The Snowy Day (2016)

This new special based on the classic children’s book is a sweet, simple celebration of multiculturalism. It’s really targeted at young kids and those patient enough to watch with them, but it was pleasant enough for us to watch sans children.

It follows Peter through his adventures on a snow-filled afternoon. He wakes up to discover the huge piles of snow, and after snowman pancakes for breakfast (a new tradition, his mother points out) he heads out on a quest down the block to his grandmother’s apartment.

He encounters many denizens of the block, including shopkeepers and shoppers, friends and relations. Everyone is kind and friendly, even if some of them don’t have time to play in the snow.

Erin pointed out that this feels like it comes from the same place as some earlier Sesame Street: it’s an idealized version of New York City, where every nationality, race, religion, age, etc. lives together in harmony.

After Peter and his friend Layla chase off a cookie-eating dragon and build a snowman, Peter runs into a group of older kids, but while they’re not really mean about it, they don’t want to slow down to play with a kid as young as Peter.

He then makes it to his Nana’s. She’s made a special macaroni and cheese for their Christmas Eve party, and they head back together.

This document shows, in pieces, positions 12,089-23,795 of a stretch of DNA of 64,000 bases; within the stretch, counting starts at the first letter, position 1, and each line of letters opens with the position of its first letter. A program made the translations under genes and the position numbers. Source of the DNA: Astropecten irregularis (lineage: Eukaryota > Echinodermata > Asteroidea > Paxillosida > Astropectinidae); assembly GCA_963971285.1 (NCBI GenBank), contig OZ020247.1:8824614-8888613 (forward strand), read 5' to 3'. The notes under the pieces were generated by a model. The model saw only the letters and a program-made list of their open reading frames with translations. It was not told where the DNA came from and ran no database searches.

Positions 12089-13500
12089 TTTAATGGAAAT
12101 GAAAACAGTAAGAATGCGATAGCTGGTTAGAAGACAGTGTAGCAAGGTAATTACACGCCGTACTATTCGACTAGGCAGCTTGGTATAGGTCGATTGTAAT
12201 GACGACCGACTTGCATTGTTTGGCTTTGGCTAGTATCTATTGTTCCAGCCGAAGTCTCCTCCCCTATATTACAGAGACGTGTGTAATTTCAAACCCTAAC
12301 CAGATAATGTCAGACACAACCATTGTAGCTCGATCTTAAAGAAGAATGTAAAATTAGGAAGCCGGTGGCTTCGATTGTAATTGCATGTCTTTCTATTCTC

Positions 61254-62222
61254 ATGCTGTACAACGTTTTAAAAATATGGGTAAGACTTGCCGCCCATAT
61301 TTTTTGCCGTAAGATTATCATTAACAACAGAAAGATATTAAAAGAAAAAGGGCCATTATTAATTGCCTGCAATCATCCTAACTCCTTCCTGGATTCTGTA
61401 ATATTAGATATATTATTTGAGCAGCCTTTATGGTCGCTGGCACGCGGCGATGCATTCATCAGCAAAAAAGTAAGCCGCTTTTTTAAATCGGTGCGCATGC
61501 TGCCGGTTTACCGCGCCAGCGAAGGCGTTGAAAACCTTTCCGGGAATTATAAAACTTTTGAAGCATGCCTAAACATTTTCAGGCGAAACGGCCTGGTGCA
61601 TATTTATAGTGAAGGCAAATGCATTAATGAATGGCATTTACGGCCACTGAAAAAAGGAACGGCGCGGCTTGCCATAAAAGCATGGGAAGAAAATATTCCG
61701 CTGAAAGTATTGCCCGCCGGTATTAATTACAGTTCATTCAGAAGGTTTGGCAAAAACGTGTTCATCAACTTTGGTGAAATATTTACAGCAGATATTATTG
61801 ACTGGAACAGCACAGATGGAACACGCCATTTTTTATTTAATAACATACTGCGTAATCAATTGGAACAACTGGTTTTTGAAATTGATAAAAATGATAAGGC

On the way, Nana stops to encourage the older kids to let him play, and everyone joins in the resulting snowball fight. Unfortunately, in the ruckus, the macaroni is spilled and some presents damaged.

Peter feels terrible that they won’t have their traditional food for the party, but both Nana and his mother reassure him, and he feels better.

At the party, all the friends Peter spoke to through the day come by to celebrate, and they each bring a little of their traditions to share.

The style of the animation is perfect - it pays tribute to the original while keeping it active and easy to watch. The action is punctuated with verses of a pretty, lilting song about the snow, and the child-friendly narration is by Laurence Fishburne.

As I said at the start, this is definitely for kids, but it was a calming, peaceful, cozy way to spend an hour. It's streaming on Amazon Prime.